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POLI 243 (70)
Chapter 15

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Political Science
POLI 243
Mark Brawley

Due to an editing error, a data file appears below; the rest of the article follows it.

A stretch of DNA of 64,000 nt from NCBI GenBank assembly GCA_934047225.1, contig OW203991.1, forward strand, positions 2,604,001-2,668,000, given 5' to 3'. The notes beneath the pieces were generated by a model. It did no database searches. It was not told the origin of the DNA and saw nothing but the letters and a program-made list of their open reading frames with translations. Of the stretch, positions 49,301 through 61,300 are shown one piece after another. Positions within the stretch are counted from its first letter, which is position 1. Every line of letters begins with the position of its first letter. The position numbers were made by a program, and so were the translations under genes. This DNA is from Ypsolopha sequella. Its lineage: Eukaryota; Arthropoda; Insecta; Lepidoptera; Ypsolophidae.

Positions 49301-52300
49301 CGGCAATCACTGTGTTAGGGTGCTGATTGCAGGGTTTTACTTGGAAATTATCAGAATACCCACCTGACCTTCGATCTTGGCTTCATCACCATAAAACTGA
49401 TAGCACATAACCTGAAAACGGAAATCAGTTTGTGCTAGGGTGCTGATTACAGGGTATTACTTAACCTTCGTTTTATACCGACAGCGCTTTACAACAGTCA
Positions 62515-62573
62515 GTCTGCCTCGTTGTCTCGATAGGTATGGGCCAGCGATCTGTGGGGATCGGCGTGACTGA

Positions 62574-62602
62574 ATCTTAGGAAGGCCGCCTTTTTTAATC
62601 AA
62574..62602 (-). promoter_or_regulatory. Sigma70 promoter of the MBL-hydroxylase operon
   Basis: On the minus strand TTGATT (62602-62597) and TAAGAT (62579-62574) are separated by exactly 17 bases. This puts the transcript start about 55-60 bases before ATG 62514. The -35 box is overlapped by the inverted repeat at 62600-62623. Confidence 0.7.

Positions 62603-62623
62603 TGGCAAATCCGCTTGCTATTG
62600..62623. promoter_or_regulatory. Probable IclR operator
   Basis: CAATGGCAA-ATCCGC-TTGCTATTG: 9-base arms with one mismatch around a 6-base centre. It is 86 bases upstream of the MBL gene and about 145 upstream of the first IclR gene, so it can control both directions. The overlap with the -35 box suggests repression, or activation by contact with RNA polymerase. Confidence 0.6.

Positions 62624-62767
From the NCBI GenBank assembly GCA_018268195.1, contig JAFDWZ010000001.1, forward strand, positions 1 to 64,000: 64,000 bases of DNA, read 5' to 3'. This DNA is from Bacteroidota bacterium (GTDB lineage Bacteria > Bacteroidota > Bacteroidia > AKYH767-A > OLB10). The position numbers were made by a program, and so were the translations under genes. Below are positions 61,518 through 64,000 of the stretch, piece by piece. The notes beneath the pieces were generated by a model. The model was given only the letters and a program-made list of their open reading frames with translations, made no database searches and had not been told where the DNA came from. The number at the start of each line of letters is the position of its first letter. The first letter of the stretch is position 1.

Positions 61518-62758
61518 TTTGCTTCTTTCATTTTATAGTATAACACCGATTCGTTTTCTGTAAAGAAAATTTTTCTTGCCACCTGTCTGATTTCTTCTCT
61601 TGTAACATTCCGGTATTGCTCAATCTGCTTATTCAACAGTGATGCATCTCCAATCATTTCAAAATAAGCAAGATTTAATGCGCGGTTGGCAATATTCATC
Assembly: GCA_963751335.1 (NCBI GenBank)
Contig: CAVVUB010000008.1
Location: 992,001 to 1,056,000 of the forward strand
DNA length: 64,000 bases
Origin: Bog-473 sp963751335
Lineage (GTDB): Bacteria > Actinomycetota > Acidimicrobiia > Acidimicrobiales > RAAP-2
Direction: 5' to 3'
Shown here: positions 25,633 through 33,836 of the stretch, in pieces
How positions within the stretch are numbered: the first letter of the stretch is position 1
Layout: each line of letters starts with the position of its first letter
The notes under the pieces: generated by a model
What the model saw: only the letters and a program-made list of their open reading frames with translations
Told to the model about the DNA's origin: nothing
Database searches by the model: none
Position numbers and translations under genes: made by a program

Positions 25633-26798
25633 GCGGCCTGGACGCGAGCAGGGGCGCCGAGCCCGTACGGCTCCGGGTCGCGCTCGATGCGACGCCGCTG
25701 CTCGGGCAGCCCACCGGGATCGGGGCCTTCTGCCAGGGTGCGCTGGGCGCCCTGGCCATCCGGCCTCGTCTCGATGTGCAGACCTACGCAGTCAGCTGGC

Chapter 15: the Reciprocity Election in Canada, 1911 - Sir Wilfred Laurier: offered Canadians a chance to liberalize trade w/ the US which was thought to be popular even by the opposing Tories, however they lost - Looking back: National Policy which popularized protectionist tariffs led the Tories to victory for 20 years and continued victory for the Liberals who adopted this policy but changed smaller segments of it System-Level Factors: Opportunity to Liberalize Trade - 1: trends in tariffs were mixed - 2: US seemed ready to negotiate liberalized trade - 3: Canada was redefining its links to Britain just as Britain was questioning its own commitment to free trade - Tariffs were upward moving in most countries from 1870s to end of 19 century and were more complex than before (targeting ever more specific goods and including a greater range of items) - Countries had various schedules or levels of tariffs, giving favourable treatment to goods of those who would give favourable treatment to their exports - Reciprocity: tool to help countries ensure they could negotiate lower tariffs - Makes this situation more confusing as economically it was the right time for trade liberalization - But even as economy peaked in Canada, it took a downward spiral and free trade support waned thus Tories could launch a counter attack - Canadians presented w/ difficult choices concerning opportunities in international economy due to growing complexities in tariff rates and levels - Canada had choice of becoming closer to US or Britain but Britain’s Chamberlain had tariff reforms that would open trade to many countries so Laurier would consider closer ties w/ US - Treaty negotiated by 1911 was broad between Canada and the US - It seemed as though Canada would be moving away from the National Policy Domestic Level Arguments: Shifting Support for Protection - Laurier of the Liberals wanted to call an immediate election though they warned him otherwise - Laurier offered larger markets as a campaign slogan and following S-S theorem, Canada’s land, labour and capital made agricultural interest the natural base for trade liberalization - Agricultural discontent was at an all-time high b/c of things that hurt the crop yield - Canadian Council of Agriculture was formed to voice complaints under old National Policy; supporters of reciprocity were better organized than ever before - Farmers out west grew wheat (labour-intensive); but those in central provinces were into more capital-intensive dairy products - Refrigerating technology improved so that milk could be shipped short distances thus trade liberalization was good for central provinces’ farmers - While SS model would say that landowners aka farmers should be in support of free trade b/c they were the ones with the most abundant resources; land owners were divided along sector- based lines - Agriculture was declining as a percentage of GDP and was not matched with rise in industrial output but a rise in service sector - There was also a move from farming to manufacturing as farms turned to cities after National Policy had been implemented - These industries were likely to face stiff competition from US firms, if trade in their products were to be opened up - The Canadian Manufacturer’s Association (CMA): wanted moderate protection for Canadian industries and argu
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